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How Roald Amundsen Undertook and Completed The First Expedition To The South Pole

Updated on 4 July, 2019 at 12:12 pm By

Travel, adventures, and expeditions have taken up a lot of people’s interest in the past few years. However, do we know what started it all? Things like the first person to set foot on Mt.Everest, or the first expedition to the South Pole are known about; but do we know everything about them or how they came to be? For wanderers, these are the kind of inspirational stories that provide the kick to set on an adventurous journey of their own. We covered the inspirational story of Arunima Sinha and Nain Singh Rawat in our previous travel tales. So, today we present something new for you.


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This story is about the first expedition to the South Pole. Roald Amundsen, a Norwegian explorer was the one who spearheaded this expedition but how did he do it and what inspired him to take up such an adventure to undertake the first expedition to the South Pole? Let us know it in detail!

 

 

Roald Amundsen was born as the fourth son to Jens Amundsen and Hanna Sahlqvist in Borge, Norway. The explorer’s genes were inborn because several of his family members were involved in maritime trade and were ship-owners and captains. Thanks to growing up amidst such Mariners, Amundsen developed an interest in traveling and exploring at a young age.

 

 


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Despite his interests in shipping and maritime, he enrolled at college to study medicine to honour his mother’s wish who wanted Amundsen to become a doctor. However, soon after his mother’s death, he abandoned this and signed up as a seaman aboard the sealer Magdalena for a voyage to the Arctic.

He began travelling when he was just 25-year-old. His expeditions kicked off with his first voyage from Belgium to the Antarctic. Therein, he visited the northern coast of Canada and Alaska. It was this that made him decide to breach one of the final frontiers of exploration. His initial plans were to become the first person to travel to the North Pole. However, this was crushed when Robert Peary beat him to it in April 1909.

 

 

Not the one to give up so easily, Roald Amundse decided to then take up the first expedition to the South Pole. To start off, Amundsen departed from a base camp in the Antarctic with a crew of four people, 52 sled dogs, and four sledges. Their mission was clear; to undertake and complete the journey to the furthermost south and raise enough money to clear off Amundsen’s large debts.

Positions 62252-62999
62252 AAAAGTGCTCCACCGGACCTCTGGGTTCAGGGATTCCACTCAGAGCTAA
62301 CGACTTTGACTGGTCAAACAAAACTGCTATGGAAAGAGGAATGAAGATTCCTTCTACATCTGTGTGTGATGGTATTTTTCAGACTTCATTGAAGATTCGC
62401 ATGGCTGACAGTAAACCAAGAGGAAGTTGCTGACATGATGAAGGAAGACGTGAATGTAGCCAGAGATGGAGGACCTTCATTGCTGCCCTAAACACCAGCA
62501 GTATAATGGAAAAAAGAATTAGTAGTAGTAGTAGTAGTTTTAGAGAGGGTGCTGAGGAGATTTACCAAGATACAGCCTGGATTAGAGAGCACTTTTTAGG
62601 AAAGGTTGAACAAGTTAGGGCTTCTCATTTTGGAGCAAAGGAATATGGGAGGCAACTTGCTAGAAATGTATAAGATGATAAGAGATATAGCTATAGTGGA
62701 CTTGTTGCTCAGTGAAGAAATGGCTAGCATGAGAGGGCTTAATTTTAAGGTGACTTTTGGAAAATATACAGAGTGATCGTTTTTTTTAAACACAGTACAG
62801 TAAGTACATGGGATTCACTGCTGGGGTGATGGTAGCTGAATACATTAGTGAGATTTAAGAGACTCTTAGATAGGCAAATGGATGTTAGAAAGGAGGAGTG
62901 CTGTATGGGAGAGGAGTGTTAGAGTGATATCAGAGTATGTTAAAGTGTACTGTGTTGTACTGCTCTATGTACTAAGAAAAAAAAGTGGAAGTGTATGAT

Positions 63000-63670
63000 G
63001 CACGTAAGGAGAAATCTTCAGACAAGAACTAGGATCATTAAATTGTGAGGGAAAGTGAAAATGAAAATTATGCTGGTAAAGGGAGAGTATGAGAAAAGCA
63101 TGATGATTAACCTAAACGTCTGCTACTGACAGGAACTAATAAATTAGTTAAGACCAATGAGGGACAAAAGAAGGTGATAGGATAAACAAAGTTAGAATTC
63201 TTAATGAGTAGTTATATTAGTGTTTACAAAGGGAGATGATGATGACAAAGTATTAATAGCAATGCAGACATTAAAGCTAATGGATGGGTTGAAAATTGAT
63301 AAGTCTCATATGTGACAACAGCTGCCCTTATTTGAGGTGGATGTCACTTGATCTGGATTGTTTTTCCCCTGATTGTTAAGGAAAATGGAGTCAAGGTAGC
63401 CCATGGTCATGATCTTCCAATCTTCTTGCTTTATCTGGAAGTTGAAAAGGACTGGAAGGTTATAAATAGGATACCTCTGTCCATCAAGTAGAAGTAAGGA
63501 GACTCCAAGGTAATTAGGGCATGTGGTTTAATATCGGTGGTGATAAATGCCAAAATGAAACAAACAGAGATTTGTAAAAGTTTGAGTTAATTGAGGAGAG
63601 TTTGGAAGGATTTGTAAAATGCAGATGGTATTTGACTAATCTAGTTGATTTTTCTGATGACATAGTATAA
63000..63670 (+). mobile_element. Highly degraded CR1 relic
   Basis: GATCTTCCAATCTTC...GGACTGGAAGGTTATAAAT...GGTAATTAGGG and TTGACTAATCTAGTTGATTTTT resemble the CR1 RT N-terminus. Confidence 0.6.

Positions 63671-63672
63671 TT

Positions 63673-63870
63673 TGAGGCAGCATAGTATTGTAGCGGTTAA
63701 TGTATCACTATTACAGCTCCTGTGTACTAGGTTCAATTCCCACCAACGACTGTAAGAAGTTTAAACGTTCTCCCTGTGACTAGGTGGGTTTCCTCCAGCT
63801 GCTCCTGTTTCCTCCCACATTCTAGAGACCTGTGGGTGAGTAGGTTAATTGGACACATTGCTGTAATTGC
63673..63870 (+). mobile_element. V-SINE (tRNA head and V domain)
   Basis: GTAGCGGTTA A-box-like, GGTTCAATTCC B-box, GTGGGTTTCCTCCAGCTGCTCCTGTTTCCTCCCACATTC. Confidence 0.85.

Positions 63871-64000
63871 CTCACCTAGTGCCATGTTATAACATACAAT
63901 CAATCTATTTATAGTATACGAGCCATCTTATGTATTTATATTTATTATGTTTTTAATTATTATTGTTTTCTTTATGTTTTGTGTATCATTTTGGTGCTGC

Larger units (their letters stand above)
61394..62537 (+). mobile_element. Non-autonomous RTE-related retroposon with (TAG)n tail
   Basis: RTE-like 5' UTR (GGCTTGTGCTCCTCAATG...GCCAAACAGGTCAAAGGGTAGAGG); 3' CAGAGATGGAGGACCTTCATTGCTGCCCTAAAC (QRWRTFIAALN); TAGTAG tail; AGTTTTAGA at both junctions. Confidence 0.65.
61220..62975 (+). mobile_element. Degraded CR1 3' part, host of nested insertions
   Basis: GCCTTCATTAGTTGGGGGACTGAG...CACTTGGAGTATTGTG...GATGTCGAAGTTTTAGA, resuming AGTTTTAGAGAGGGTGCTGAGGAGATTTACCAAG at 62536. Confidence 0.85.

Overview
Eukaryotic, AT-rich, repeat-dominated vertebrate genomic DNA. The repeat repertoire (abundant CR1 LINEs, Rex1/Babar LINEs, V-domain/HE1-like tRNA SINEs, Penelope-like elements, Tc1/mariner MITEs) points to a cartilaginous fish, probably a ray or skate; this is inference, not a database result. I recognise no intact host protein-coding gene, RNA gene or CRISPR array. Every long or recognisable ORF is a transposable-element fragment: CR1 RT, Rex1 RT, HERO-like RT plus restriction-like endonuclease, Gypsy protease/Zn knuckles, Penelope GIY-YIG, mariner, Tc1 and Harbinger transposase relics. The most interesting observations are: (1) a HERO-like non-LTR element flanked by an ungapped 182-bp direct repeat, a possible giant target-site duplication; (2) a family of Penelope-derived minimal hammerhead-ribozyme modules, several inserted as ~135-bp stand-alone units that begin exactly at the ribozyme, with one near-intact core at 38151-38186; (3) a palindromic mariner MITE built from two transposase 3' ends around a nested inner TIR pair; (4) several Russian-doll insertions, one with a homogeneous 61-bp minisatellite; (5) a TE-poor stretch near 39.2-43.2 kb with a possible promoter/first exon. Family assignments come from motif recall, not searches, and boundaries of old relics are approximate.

Amundsen had decided to let the media and everyone else think he was still going to go to the North Pole. Hence, no one knew what Amundsen and his team were attempting. He did so because he was worried the media, as well as, the government would hamper his chances of being the first one to take up the first expedition to the South Pole.



 

 

It was a long way to make the mark. After eleven long months, since they set sail from Norway in a boat called Fram, the crew of five people and 16 dogs reached the South Pole. Out of the 52 dogs who had initially been part of the expedition, only 11 made it back to the Fram in January.

 

The most recent and popular expedition to the South Pole was in 2013, when Prince Harry along with the team of the ‘Walking With the Wounded’ reached the South Pole. They managed to do so after more than three weeks of pulling sleds across the frozen desert.

 

 

Roald Amundsen went on to traverse the Arctic’s icy waters to reach the North Pole in 1925. During one such trip, while flying over the North Pole region for a rescue mission in 1928, his plane is believed to have crashed in the fog. He was declared to be dead along with his five crew members. However, their bodies were never located, despite the many efforts undertaken by the Norwegian Government.

 

 

Amundsen’s name and contribution inspired the names of oceans, craters on the Moon, and even famous literary characters. The most prominent ones in this include the Amundsen Sea off the coast of Antarctica, the Amundsen Gulf in the Arctic Ocean near Canada and the name of the very famous author, Roald Dahl.

 

 

For his adventures and contributions, including the first expedition to the South Pole, Amundsen was awarded the Hans Egede Medal by the Royal Danish Geographical Society in 1925. Recently, on the 105th anniversary of the first expedition to the South Pole, Google dedicated and celebrated the day by a Google Doodle.

 


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May his legacy live long and continue to inspire many future adventurers and explorers. Did his story surprise you? Share with us in the comments below.

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